Hyypiä has probably more often been the sort of player whose shoulders others used to cry on, but now he was palpably embarrassed and overcome by all the attention.
He buried his head in his shirt, and his colleagues covered his blushes by rushing up and hoisting him into the air and chairing him off the field one last time.
Some minutes later, the Liverpool squad came out again, accompanied in many cases by their children.
They took a lap of honour to salute the home crowd at the end of a campaign that saw the team falling just short of giving Hyypiä a Premiership Champions’ medal to complete his impressive collection of silverwear (in spite of the fact that Liverpool lost only twice all season and gave champions Manchester United a humiliating 4-1 thrashing at Old Trafford).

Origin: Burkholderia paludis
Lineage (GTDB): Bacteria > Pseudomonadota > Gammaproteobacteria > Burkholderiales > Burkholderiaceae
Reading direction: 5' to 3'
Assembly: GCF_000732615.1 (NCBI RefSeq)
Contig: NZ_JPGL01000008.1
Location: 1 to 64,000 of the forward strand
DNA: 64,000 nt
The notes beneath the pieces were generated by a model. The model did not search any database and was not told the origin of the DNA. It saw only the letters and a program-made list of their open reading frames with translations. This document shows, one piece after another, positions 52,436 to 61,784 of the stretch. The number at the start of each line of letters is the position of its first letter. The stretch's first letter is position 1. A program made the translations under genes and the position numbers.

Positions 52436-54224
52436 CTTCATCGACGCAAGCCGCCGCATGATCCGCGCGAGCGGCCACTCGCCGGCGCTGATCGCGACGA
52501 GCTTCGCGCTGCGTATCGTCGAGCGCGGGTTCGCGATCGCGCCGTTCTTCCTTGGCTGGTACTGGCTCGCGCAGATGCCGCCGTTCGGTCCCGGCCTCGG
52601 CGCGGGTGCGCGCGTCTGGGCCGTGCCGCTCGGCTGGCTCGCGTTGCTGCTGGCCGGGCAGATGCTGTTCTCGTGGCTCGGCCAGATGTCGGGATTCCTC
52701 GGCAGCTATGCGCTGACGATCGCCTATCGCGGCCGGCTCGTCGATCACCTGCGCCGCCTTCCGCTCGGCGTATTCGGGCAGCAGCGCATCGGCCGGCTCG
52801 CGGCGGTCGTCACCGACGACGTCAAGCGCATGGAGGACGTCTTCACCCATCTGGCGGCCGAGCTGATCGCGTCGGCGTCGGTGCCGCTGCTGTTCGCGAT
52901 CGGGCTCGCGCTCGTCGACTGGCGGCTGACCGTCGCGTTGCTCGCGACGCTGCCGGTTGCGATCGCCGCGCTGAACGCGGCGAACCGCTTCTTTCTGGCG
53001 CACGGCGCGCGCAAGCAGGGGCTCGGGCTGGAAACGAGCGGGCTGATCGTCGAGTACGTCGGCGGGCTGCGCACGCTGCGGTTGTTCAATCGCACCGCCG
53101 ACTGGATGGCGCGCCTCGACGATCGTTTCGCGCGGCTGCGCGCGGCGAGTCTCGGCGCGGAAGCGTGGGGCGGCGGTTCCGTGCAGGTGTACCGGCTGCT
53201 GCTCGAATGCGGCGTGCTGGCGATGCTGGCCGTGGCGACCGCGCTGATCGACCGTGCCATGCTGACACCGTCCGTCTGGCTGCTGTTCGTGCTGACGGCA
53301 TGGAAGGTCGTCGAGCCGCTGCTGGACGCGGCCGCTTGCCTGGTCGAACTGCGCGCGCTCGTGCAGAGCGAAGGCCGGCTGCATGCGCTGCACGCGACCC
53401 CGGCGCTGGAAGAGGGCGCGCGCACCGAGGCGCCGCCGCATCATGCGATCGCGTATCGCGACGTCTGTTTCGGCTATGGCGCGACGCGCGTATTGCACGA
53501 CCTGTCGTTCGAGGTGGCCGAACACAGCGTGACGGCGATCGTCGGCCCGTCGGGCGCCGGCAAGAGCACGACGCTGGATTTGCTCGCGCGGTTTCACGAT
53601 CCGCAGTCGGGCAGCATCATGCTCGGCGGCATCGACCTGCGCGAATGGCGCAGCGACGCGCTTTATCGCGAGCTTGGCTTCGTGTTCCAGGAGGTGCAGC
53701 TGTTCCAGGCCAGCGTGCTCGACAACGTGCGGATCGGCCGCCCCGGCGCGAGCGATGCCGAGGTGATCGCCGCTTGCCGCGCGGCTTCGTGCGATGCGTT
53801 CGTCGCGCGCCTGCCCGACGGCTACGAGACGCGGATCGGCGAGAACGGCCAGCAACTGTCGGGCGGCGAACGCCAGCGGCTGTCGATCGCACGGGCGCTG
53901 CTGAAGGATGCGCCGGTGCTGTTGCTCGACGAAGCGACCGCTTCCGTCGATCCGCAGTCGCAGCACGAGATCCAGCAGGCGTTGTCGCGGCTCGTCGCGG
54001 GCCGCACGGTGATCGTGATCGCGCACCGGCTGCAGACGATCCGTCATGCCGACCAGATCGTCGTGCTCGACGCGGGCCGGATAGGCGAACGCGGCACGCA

Hyypiä - accompanied by his two sons - led the players around the ground, with the others at a respectful distance behind him.
He has much to look back on: 464 first-team appearances, an impressive tally of 35 goals, winners’ medals in the European Champions League, the UEFA Cup, the FA cup (twice), the League Cup (also twice), an astonishing 57 consecutive full appearances in European competitions between November 2001 and February 2006, and arguably an even greater though less tangible achievement: he went through an entire Premiership, Cup, and European season in 2000-2001 without a single yellow or red card.
Anyone who is a 6'4" central defender - charged with stopping anything and everyone - will tell you this is practically impossible.
He was voted Sports Personality of the Year in Finland in 2001, and has been selected as Finnish footballer of the year no fewer than seven times.
Hyypiä also has a good deal to look forward to: loyal to the last, he preferred to make a completely fresh start in another country, rather than playing against his old team-mates for some other Premiership side, and Bayer Leverkusen have a young team who need his experience at the heart of the defence.